Quick Links

Zimmerman brings his season all the way back


Zimmerman brings his season all the way back

NEW YORK -- Mark DeRosa was talking to Ryan Zimmerman after last night's game at Citi Field, one in which Zimmerman had homered (yet again) and driven in a run (yet again), and noted how far the 27-year-old third baseman had come since his stunningly poor start to the season.

"You made it back," DeRosa told his teammate.

"Well," Zimmerman responded, "I made it back to where I guess it's respectable now."

OK, so Zimmerman's overall season numbers -- a .287 average, 22 homers, 84 RBI, an .835 OPS -- aren't off-the-charts good. Especially for a guy who has in his career cracked the 30-homer barrier, the 100-RBI plateau and has hit over .300.

But considering the hole he dug himself into through the season's first half, it's bordering on remarkable how good Zimmerman's season-ending stats will look.

On the morning of June 24, Zimmerman was hitting .218 with three homers, 22 RBI and a .590 OPS that ranked among the worst utility infielders in baseball. His right shoulder was barking, he couldn't drive the ball to the gaps and that 100 million contract extension he had signed during spring training sure didn't look too smart on the Nationals' part.

Zimmerman, as steady and level-headed a player as you'll find in the big leagues, admits now he was concerned.

"I'm OK with the slow starts, but not being able to swing the bat and do the things health-wise, I was worried about that," he said. "Because I know my body pretty well. Everyone in this room plays hurt. Everyone in every locker room. Nobody's healthy. And I've played hurt a lot just like everyone else. But it was a different kind of feeling. It made me nervous."

That morning of June 24, with the Nationals preparing for their series finale in Baltimore, Zimmerman received a cortisone shot in the shoulder. Doctors couldn't promise him it would work. And they couldn't tell him how long the effects of the shot would last.

But it did work. And it has lasted. Zimmerman hasn't needed another shot since, and he barely worries about his shoulder right now.

And the numbers he's posted in 72 games since that day in Baltimore are nothing short of dominant: a .339 average, .405 on-base percentage, 19 homers, 62 RBI and a 1.021 OPS.

He currently owns an NL-best 16-game hitting streak. He's also driven in a run in nine consecutive games, an ExposNationals franchise record.

"We're riding him," manager Davey Johnson said. "Zim's swinging the bat good and playing good."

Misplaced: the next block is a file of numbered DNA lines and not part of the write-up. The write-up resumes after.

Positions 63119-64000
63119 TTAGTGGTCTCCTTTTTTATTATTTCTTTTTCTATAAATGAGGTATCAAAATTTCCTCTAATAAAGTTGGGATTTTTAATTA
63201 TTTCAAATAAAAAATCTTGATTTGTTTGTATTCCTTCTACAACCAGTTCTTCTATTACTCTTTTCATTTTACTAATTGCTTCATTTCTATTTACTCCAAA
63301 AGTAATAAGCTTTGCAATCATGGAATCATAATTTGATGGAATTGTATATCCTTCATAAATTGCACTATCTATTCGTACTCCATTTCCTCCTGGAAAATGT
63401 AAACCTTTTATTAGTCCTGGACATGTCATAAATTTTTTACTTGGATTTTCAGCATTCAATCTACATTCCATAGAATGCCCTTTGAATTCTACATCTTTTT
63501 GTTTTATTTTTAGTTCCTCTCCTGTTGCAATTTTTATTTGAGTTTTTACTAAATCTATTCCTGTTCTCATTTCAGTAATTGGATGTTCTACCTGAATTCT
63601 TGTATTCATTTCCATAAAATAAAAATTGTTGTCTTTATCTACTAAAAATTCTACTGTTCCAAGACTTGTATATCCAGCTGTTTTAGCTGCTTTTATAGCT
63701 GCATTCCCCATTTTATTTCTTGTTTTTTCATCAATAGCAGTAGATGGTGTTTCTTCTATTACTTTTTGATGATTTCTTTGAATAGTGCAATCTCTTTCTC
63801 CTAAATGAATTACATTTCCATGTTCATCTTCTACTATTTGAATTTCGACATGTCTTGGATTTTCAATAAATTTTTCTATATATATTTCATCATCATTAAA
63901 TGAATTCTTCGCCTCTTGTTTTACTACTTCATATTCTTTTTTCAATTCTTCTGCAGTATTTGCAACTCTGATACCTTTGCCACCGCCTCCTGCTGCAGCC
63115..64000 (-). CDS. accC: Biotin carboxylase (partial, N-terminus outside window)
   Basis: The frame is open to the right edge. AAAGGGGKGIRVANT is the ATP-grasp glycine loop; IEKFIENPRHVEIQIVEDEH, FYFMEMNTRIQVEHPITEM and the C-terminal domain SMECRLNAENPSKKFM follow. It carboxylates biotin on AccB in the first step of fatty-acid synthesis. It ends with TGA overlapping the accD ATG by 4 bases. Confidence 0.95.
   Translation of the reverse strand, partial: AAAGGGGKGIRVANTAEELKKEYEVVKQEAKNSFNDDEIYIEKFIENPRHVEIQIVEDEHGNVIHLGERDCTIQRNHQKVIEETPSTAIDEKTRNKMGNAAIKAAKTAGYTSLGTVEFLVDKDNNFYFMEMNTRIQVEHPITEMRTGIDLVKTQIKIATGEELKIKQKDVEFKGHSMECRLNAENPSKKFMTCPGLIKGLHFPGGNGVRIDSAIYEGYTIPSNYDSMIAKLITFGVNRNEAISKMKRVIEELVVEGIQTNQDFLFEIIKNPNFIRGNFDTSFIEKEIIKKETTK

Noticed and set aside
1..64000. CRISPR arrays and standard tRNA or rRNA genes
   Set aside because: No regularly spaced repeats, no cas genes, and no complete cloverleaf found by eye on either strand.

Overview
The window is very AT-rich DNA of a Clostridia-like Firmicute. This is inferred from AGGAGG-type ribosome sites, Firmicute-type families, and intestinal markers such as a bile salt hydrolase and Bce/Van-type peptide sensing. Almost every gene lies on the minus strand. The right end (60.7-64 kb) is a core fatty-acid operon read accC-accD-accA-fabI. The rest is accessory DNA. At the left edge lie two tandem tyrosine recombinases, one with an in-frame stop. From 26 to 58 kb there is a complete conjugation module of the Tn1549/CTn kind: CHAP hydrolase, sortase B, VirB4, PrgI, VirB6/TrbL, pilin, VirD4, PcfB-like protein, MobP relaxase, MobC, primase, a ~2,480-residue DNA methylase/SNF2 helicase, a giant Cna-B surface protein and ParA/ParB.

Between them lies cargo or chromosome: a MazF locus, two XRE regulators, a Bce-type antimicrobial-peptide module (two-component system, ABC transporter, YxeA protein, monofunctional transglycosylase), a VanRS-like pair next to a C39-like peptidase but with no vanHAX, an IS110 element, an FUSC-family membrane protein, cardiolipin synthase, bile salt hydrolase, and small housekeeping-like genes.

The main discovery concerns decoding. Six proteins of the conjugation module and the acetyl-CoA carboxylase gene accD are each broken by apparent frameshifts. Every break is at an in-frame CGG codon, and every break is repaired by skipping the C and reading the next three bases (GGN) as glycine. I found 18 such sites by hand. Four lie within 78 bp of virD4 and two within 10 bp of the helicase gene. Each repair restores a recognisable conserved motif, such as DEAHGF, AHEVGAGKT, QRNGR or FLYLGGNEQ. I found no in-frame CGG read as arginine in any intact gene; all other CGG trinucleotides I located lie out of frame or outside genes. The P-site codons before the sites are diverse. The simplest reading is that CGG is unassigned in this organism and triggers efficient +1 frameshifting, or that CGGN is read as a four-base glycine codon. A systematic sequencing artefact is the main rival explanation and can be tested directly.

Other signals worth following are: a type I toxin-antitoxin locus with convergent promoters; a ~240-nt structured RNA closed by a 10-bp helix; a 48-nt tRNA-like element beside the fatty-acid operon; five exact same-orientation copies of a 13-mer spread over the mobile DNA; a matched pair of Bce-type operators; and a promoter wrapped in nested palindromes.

It only constitutes one-half of a season, but had he compiled those numbers over six months, Zimmerman would be the runaway favorite to win National League MVP honors.

He won't, of course, win MVP. He might receive a handful of top-10 votes.

But he doesn't care about that. What preyed on Zimmerman's mind most of all during his early season struggles was the fact the Nationals were enjoying the best year of their brief history, and he (as the senior member of the club) was doing little to contribute to it all.

"That was a trying time, I guess you could say," he said of those June days when he faced an uncertain future. "That was about as tough a six-week stretch as I've ever had in my career. To be able to look up there now and know I've been able to battle back from that -- and more importantly, can actually help the team win now -- I'm pretty proud of it."

Quick Links

Orioles weather long rain delay in 3-0 win over Nationals

Orioles weather long rain delay in 3-0 win over Nationals

WASHINGTON -- The rain was heavy and relentless. As the puddles grew deeper on the tarp at Nationals Park, the Baltimore Orioles were left to wonder if their bid for a rare road victory would be thwarted by, of all things, the weather.

During a season in which very little has worked in their favor, the Orioles withstood a long rain delay to beat the Washington Nationals 3-0 Wednesday night.

Baltimore led 2-0 after four innings when play was stopped. After a wait of 2 hours, 43 minutes, the game resumed with a few hundred fans from the announced crowd of 32,153 sprinkled around the lower seating bowl.

Mark Trumbo homered for Baltimore, and Andrew Cashner and four relievers combined on a five-hitter in a game that ended long after midnight.